We want to share some of the insights from that interview here on the blog. This is the third post in this series, and Holly discusses the steps business owners should take to prepare their business for sale.
Jim: So I’m up and running, I’ve had 5 years of success now and my business is doing really well and throwing off a really good income. Maybe I have some employees and a partner. What do I do to start getting ready to exit? I’ve decided I’m either getting close to burnout and I just want to get rid of the thing and move on, or I’m 63 and I want to sell it before I retire at 65. What are some of the things that I can do to get my business ready for an exit, whatever that looks like?
Well there are probably 25 different things that you could do, but for your listeners I think the takeaway for them should be to get your financial health in order. And what I mean by that is make sure that your financials are properly prepared. Make sure your CPA is completely on top of what it is that you’re doing, which means you should be meeting with them more than once a year.
There are three levels of financial preparation that a CPA can offer you: one is a compilation, the next level is a review, and the third level is an audit. If you’re not doing a compilation, start one. Have your CPA do a compilation. I would recommend doing a review, which is the second level of preparation. The third is an audit, and again depending on the circumstances – who you intend to sell your business to, the size of your business, which implies how much money you have to spend on this – then you should consider doing an audit.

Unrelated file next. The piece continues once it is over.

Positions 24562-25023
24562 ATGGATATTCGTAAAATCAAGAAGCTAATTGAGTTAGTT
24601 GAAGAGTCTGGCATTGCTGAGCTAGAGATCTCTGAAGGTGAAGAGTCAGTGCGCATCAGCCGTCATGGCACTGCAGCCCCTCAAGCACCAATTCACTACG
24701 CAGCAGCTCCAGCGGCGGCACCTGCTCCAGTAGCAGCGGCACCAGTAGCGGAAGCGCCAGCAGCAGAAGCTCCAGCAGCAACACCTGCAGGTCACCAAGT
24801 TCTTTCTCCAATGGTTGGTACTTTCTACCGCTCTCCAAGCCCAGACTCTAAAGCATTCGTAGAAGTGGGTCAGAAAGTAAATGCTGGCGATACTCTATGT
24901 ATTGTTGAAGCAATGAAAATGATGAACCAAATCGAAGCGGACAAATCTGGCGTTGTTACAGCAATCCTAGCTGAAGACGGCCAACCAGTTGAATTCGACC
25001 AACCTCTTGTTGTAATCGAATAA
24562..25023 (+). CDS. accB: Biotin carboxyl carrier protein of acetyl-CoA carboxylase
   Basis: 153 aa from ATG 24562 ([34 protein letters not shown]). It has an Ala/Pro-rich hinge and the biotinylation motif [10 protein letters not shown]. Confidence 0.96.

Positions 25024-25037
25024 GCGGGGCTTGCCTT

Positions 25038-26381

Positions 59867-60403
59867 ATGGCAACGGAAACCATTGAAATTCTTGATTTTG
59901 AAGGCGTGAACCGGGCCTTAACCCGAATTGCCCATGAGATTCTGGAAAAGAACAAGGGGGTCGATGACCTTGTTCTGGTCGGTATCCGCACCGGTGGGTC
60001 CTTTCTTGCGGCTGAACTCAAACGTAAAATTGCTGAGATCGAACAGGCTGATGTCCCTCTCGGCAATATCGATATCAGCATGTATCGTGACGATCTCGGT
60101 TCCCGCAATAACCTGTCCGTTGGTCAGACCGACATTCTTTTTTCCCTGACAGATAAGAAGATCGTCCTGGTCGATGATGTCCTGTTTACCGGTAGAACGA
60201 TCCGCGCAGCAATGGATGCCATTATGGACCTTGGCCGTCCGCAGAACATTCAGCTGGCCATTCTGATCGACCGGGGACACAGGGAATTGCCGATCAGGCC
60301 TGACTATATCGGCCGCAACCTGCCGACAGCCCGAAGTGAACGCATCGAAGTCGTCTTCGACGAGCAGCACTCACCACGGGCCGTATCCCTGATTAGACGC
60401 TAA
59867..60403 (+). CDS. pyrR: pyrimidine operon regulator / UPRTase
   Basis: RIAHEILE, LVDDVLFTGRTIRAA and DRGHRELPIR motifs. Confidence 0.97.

A buyer is going to want to see three years of financial statements. Yes, they’ll look at your tax returns, but if you have a review done, which is where I would highly recommend starting, they’re going to be much happier with that. And likewise you can take that next step up and have an audit done.
But don’t go out there and try to think you can sell your business when your brother in law (no offense to anybody!) is doing the tax returns as a side gig, and there’s no consistency and you’re running all of your personal lifestyle through your books. You’re going to have a hard time selling a business. Again, there’s probably another couple dozen things that you can do, and it does take several years to properly prepare your business for sale, but that’s the main issue that most business owners loathe, and they pay for it in terms of their angst they go through and ultimately how much cash they end up putting in their own checkbook.